I knew I had to dump my therapist the day she forgot to light her scented candle before our session. The smell of weed hung in the air between our polite smiles.
This wouldn’t be a dealbreaker, normally. But it was unfortunately just one more sign on a growing list of indicators that Lydia* was no longer the right counselor for me. We’d been circling the drain for weeks, rehashing the same issues with no resolutions. She’d changed her schedule in a way that clashed with mine. She kept promising to email me “homework,” but never did. And now this.
“You can breathe. You can blink. You can cry. Hell, you’re all gonna be doing that.”
Negan’s pre-baseball-bat-beating line from The Walking Dead hit different for me during a rewatch this week. Something about the on-screen situation was just too real.
As protests against racial injustice continue, I read and hear plenty of comments from non-supporters which are disappointing, but unsurprising. A sentiment that keeps coming up even from supporters, however, creeps coldly under my skin every time I see it:
“I’m all for the protests; just keep it peaceful.”
This statement is often supported by maxims circulated around mostly…
A VI community group changed its name for Pride, and lost 400 members.
Homophobia in the Caribbean is nothing new, and the U.S. Virgin Islands certainly has its share. When the U.S. Supreme Court was still considering whether to legalize same-sex marriage in all states and territories in 2014, Virgin Islanders marched down the streets of St. Thomas in opposition.
A small contingent of counter-protesters, many of them friends of mine, gathered in front of the courthouse on the route. The Supreme Court legalized same-sex marriage in 2015.
It’s been five years since that march, and most island residents have…
Yes; but you may not be ready for a romantic relationship
Whether you know it or not, whether you feel it or not, you are absolutely worthy of love.
But that doesn’t mean you’re entitled to romance.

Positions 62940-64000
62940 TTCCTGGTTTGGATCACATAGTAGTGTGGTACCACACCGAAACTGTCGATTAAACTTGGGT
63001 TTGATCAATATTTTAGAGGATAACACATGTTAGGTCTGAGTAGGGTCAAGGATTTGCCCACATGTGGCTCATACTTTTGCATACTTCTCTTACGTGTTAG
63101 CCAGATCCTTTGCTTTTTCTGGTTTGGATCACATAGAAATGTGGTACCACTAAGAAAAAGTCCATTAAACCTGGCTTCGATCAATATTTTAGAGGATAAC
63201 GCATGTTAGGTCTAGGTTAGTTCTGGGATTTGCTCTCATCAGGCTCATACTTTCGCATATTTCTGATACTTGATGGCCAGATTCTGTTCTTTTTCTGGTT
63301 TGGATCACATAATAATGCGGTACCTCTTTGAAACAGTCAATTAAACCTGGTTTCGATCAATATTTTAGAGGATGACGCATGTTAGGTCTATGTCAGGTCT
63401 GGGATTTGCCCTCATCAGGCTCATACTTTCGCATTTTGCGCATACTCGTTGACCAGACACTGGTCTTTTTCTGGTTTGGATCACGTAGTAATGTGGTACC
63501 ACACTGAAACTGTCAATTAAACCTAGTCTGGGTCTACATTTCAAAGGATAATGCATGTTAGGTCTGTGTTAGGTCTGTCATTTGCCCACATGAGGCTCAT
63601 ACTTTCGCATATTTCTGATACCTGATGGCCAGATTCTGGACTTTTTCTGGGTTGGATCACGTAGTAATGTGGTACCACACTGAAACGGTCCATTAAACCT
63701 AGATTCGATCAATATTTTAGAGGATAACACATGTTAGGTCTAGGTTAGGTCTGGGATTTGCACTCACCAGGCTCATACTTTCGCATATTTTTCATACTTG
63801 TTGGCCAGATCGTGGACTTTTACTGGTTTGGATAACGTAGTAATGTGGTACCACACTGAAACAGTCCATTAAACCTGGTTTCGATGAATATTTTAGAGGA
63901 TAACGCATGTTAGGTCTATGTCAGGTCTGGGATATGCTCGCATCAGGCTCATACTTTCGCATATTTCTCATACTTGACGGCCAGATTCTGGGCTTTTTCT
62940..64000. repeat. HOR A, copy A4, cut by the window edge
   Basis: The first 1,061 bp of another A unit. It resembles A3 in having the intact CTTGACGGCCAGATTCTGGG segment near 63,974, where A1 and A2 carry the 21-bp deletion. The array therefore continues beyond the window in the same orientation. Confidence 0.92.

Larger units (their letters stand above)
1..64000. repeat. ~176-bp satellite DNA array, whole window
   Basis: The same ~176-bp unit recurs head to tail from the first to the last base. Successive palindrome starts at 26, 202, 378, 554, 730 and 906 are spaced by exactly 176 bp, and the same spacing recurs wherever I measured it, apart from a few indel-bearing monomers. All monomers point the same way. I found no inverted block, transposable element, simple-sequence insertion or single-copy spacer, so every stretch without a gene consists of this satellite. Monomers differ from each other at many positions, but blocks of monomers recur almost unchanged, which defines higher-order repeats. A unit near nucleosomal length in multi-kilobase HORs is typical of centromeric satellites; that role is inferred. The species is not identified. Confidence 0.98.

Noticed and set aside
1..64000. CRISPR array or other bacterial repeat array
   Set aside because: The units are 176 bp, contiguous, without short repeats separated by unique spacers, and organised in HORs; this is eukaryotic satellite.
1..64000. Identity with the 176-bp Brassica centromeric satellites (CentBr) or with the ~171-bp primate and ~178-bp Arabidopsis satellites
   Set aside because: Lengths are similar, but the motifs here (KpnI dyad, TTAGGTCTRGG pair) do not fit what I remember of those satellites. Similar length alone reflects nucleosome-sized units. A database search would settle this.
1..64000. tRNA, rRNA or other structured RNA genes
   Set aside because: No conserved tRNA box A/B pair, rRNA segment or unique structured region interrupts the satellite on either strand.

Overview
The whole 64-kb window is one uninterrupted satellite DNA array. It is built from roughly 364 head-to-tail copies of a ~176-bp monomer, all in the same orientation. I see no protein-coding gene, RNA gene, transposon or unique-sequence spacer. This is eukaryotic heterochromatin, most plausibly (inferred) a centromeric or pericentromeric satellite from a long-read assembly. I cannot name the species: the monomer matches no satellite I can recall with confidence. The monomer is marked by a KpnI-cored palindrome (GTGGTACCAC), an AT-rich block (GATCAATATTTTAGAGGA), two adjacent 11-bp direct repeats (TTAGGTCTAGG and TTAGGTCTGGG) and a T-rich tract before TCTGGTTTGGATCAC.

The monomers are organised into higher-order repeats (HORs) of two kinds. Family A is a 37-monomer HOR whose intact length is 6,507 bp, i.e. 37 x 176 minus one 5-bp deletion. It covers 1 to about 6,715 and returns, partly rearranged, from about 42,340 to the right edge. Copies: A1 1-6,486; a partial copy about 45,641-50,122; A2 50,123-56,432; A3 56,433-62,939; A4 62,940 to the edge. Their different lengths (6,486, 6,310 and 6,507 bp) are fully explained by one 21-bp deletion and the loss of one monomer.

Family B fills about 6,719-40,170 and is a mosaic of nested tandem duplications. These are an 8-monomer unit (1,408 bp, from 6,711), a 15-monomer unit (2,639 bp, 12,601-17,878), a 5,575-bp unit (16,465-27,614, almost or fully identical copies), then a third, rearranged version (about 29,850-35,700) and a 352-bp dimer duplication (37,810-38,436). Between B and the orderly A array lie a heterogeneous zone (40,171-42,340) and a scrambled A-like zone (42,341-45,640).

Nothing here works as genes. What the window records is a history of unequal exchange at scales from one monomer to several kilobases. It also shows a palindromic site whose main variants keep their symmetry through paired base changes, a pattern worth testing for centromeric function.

Our obsession with romantic relationships is a little scary. We can have rich, full personal lives where we spend lots of time with family and friends who love us dearly, and yet still feel like we fall short simply because we’re single.
It’s as if we rely strictly on romantic relationships to validate our worthiness, and that’s ridiculous. …
I was depressed for a pretty significant portion of the last decade. Occasionally, I’d manage to swim my way up out of the depths for a bit, float on the surface, and enjoy the sun on my skin. Inevitably, though, the dark waters would reclaim me. Usually when I was alone. Usually at night.
I wasn’t faking it when I smiled for pictures: I really was happy in those moments. Moments with friends and family. Any time I was teaching. Often when I was writing. Climbing into treetops. Dancing. Backyard campfires. Rum and cokes on the beach. …
A friend recently went to the doctor and, for the umpteenth time, was told:
“Everything indicates you’re in perfect health; except you’re overweight.”
When she shared this, my own countless experiences hearing the same line came rushing back. One memory bubbled to the surface: a comedian doing a bit about his doctor saying the same thing, calling the extra weight “cosmetic.”
“Well doc, I’m not here to find out whether I’m cute, I just want to know if I’m healthy, so let’s focus on that,” was the gist of his response.
Why are we being warned about our weight when…
Yes, I’m aware that multiple societies on numerous continents at various periods of history and with skin colors of all shades have worn the hairstyle currently known as “dreadlocks”. Hear me out.
I’m a researcher at heart. I like to get to the bottom of things. After one too many debates on the topic, I decided to dig in and explore my inner cringe surrounding white, non-Rasta people wearing dreadlocks.
Buckle up and get comfy, folks; it’s gonna be a long ride.
Figuring out whether we’re “doing life right”
On a recent trip home, I was having a conversation with my sister when she received a text. A look of relief washed over her face as she read it.
“Thank God, my whole day is saved!” she exclaimed.
“What’s the good news?” I asked.
“There were some dinner plans up in the air tonight. We just finally decided where we are going, and I have a favorite dish there so I know EXACTLY what I’m going to eat and my whole day just came together knowing that it’ll end with that dish.”
I recently visited my local Planned Parenthood and was surprised to find only men sitting in the waiting room.
While one was clearly a security guard, the others were not.
There are many reasons why men might be in the Planned Parenthood waiting room, of course: they may be there with a partner, friend, or family member, they may be transgender, or they may be one of the increasing number of cisgender men who are utilizing the health organization’s affordable services.
In 2014, I met up with a friend on St. Thomas, USVI for lunch.
“You look like one of those ‘backpack girls’,” he told me as I arrived and sat across from him, storing my backpack under the table.
“What’s a ‘backpack girl’?” I asked.
He explained that women had been showing up on the island with nothing but a backpack, going to beaches and bars to chat up guys they could go home with and have a place to sleep.
I wasn’t a backpack girl, and while I didn’t have any judgement about the new phenomenon, I was…